Did you know that Hubly can notify you of important client dates such as when clients are reaching RMD age or their next check-in meeting is due? In addition to streamlining your onboarding process, your capacity will quickly free up so that you can focus on both new and existing clients.

New Clients or old clients?

You haven't optimized your back-office 

Your back office plays a crucial role in continuing to improve client service and the client experience to deepen relationships with clients. A common problem that advisors make is understaffing and underutilizing their back office team. 

Without a set of procedures or clear instructions for your back office team, it is challenging to fulfill client promises or prevent costly mistakes — leading to confusion and inconsistency in the client experience. Not investing in your back-office will erode trust with clients over time. 

Have you considered what processes are in place to support your back office? What recent technology have you purchased to help make your back office employees happier and more productive? All of this will pay dividends on building trust with your clients. 

Related Blog Post: Behind Every Great Advisor is an Even Greater Operations Team, Find Out Why

Keeping your clients in the dark will deteriorate trust.

You lack transparency 

Setting the stage is an essential part of the client-advisor relationship. Your initial meeting with a client is an opportunity for you to build trust by being open about your advising process, such as introducing them to the team that will be part of their planning and fee structures. 

Putting in a little extra effort at the beginning goes a long way in building trust. Though explaining your process in the initial meeting takes some extra effort, it helps the client feel more comfortable and confident moving forward, making them less likely to leave you.

You’re communication is inconsistent

The most successful financial advisors are highly accessible for their clients. According to a survey from YCharts, 85% of people said they would consider their advisor's frequency and style of communication when choosing whether to retain their services. Not responding to client questions in a timely manner will result in a loss of trust — if not right away, then certainly over time.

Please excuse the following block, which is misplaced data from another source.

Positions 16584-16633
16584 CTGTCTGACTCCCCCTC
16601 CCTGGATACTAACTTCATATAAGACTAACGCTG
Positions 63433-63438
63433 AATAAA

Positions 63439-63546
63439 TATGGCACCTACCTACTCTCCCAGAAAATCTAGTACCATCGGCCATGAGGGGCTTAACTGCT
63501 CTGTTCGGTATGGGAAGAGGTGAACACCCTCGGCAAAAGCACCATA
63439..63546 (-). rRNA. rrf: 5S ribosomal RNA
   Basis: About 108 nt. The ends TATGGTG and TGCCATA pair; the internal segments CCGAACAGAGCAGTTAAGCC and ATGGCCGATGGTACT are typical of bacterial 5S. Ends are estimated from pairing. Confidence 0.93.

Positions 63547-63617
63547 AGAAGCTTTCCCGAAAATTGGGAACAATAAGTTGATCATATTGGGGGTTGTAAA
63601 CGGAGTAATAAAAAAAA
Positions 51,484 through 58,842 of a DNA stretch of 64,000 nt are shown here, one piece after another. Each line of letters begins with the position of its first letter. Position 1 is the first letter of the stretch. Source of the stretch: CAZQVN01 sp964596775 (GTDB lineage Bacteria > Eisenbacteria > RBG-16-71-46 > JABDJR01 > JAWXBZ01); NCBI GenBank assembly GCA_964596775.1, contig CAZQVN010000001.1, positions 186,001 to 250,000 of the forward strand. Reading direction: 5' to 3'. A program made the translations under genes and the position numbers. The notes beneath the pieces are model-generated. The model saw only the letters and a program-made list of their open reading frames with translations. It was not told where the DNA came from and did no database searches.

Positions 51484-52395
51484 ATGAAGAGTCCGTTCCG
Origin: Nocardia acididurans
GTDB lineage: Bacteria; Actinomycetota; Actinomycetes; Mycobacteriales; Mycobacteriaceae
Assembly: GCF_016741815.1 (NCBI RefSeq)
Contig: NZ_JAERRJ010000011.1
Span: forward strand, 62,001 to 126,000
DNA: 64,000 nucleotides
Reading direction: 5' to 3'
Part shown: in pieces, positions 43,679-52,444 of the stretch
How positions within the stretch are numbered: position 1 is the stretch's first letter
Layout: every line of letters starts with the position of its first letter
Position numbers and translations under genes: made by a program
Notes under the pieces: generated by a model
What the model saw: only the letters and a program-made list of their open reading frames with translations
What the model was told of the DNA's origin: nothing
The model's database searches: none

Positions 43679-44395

Aside from answering client emails and calls promptly, it's also best to proactively stay in touch with clients. One way to do this at scale is by sending out monthly or quarterly newsletters in response to significant market events. Your clients need to know that you are there for them in the good times and bad. 

Staying in touch is also a way to help clients avoid mistakes during market turmoil. For example, they may be tempted to sell during a market downturn, and hearing from you might be the reassurance they need to stay the course. 

You use industry jargon 

It's next to impossible to build trust with clients if they can't understand you. It's crucial to avoid complicated jargon when communicating with clients — straightforward language is key. Many advisors find that using real-life examples is one of the best ways to help clients grasp complex financial ideas. 

Many people get confused by estate planning topics, especially the purpose and benefits of trusts. Instead of abstractly discussing trusts, make them relevant to your client. For example, if your client has a child with a disability, talk about how a trust can help financially support the child after the client passes away – human to human. By bringing this level of accessibility to your conversations with your clients will build transparency and trust, making it less likely for your clients to leave your financial firm.

Is this what you think people want from their financial planner?

You talk more than you listen

Poor listening skills can cause communication breakdowns between advisors and their clients. If you're only hearing what's on the surface, you won't be able to get to the heart of the matter with clients, resulting in them feeling unheard and frustrated. Actively listen to what your clients are saying, which also includes paying attention to what their body language is saying, before preemptively jumping in. Michael Kitces wrote an entire article on why active listening is the one skill that has the biggest impact on being a successful financial advisory firm.

Improving your active listening skills is an essential skill to have as a financial advisor. Becoming an active listener will allow you to build a deeper connection with clients. Talking about money is difficult for many people and brings up a lot of emotions – a key indicator that trust is also a key characteristic in creating meaningful, honest conversation around personal finances. Being an empathetic ear for your clients will build trust and lead to an abundance of loyal clients – and referrals. 

Final thoughts

If one thing’s clear, it’s that building trust with your clients is a worthy investment. Be sure to avoid common pitfalls such as overpromising, underdelivering and inconsistent communication. Invest in your back office team and software to support and enhance the client experience.